Date of Award


Document Type


Degree Name

Doctor of Philosophy (Ph.D.)

First Advisor

Laurie A. Schreiner, PhD, Committee Chair

Second Advisor

Christopher B. Newman, PhD, Committee Member

Third Advisor

Thomas Hutchison, PhD, Committee Member


Higher education, Ethnic studies, Multicultural education, Religious education, Educational evaluation


Graduation rates of students of color in the United States remain virtually unchanged, despite 50 years of institutions implementing programs and services to increase success among students of color (de Brey et al., 2019). The disparity in undergraduate degree completion rates between White college students and students of color indicates systemic barriers to student success remain pervasive. This qualitative study employs hermeneutic phenomenology to analyze and interpret the lived experiences of 10 thriving students of color at dominantly White faith-based institutions. Schreiner’s (2010a) holistic student success construct of thriving and Harper’s (2012a) Anti-Deficit Achievement Framework provide the conceptual frameworks for this study. Six major themes emerged from the data: Relationships Matter; Leadership Opportunities are Important; The Desire to Make a Difference; Racial Climate—Not Yet Where We Need to Be; Hope and Positive Perspective—The Spiritual Connection; and Get to Know Me. The most prominent theme, Relationships Matter, related to the role relationships played in students’ perceptions of their thriving. Findings indicated overlapping layers of support and encouragement from multiple sources influence thriving, as does the sacrificial nature of the support received from parents. The junior and senior students of color beat the odds by thriving on a dominantly White campus and progressing toward completing their degrees. The implications of these findings relate to thriving in students of color and making their campus a place they can call home. Practitioners should (a) ask students of color what makes them feel at home on their campus and initiate changes; (b) provide leadership opportunities for students of color; (c) examine and evaluate institutional integrity and commitment to student welfare; (d) hire additional administrators, faculty, 8 and staff of color; (e) recruit and admit more students of color; (f) provide professional development in pathways to thriving for faculty and staff; (g) determine the pathways to thriving for their students of color; and (h) treat others with love and kindness.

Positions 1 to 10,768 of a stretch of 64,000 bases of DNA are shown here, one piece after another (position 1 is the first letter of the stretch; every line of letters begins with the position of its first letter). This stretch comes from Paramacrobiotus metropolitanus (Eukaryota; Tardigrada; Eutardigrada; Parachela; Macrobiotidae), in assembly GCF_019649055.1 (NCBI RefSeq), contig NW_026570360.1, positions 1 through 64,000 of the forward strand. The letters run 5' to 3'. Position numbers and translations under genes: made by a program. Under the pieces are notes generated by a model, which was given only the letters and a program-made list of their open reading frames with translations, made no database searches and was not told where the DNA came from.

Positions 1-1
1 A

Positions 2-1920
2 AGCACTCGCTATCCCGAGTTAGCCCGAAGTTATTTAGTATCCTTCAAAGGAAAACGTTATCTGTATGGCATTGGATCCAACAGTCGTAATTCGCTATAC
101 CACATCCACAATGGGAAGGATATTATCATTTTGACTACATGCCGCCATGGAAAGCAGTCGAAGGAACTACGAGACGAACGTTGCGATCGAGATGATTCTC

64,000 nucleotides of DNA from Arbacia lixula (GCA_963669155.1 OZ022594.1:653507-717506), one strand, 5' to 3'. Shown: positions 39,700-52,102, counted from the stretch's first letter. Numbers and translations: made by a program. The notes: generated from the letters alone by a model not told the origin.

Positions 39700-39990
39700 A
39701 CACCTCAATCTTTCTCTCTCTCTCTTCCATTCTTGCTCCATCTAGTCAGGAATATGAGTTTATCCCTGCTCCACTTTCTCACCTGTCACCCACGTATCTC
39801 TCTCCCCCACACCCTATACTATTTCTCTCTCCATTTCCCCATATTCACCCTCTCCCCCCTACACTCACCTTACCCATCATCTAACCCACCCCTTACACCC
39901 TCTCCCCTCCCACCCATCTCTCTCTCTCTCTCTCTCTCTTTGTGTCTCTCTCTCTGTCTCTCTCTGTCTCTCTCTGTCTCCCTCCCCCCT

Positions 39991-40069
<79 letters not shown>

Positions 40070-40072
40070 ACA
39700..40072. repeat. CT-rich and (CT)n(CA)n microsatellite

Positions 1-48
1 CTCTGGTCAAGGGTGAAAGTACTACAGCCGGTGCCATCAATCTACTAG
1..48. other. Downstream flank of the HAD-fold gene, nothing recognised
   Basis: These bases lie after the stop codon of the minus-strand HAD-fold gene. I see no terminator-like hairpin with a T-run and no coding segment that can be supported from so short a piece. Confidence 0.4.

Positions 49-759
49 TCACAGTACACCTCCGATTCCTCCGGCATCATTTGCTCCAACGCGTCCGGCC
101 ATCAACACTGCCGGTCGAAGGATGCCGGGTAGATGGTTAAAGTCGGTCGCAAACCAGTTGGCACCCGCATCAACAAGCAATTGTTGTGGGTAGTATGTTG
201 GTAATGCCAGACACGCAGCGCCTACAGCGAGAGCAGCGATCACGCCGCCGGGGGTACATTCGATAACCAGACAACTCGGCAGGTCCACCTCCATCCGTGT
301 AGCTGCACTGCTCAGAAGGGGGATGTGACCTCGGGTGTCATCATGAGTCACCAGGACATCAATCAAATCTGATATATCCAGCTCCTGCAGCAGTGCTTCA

Creative Commons License

Creative Commons Attribution-Noncommercial-No Derivative Works 4.0 License
This work is licensed under a Creative Commons Attribution-Noncommercial-No Derivative Works 4.0 License.



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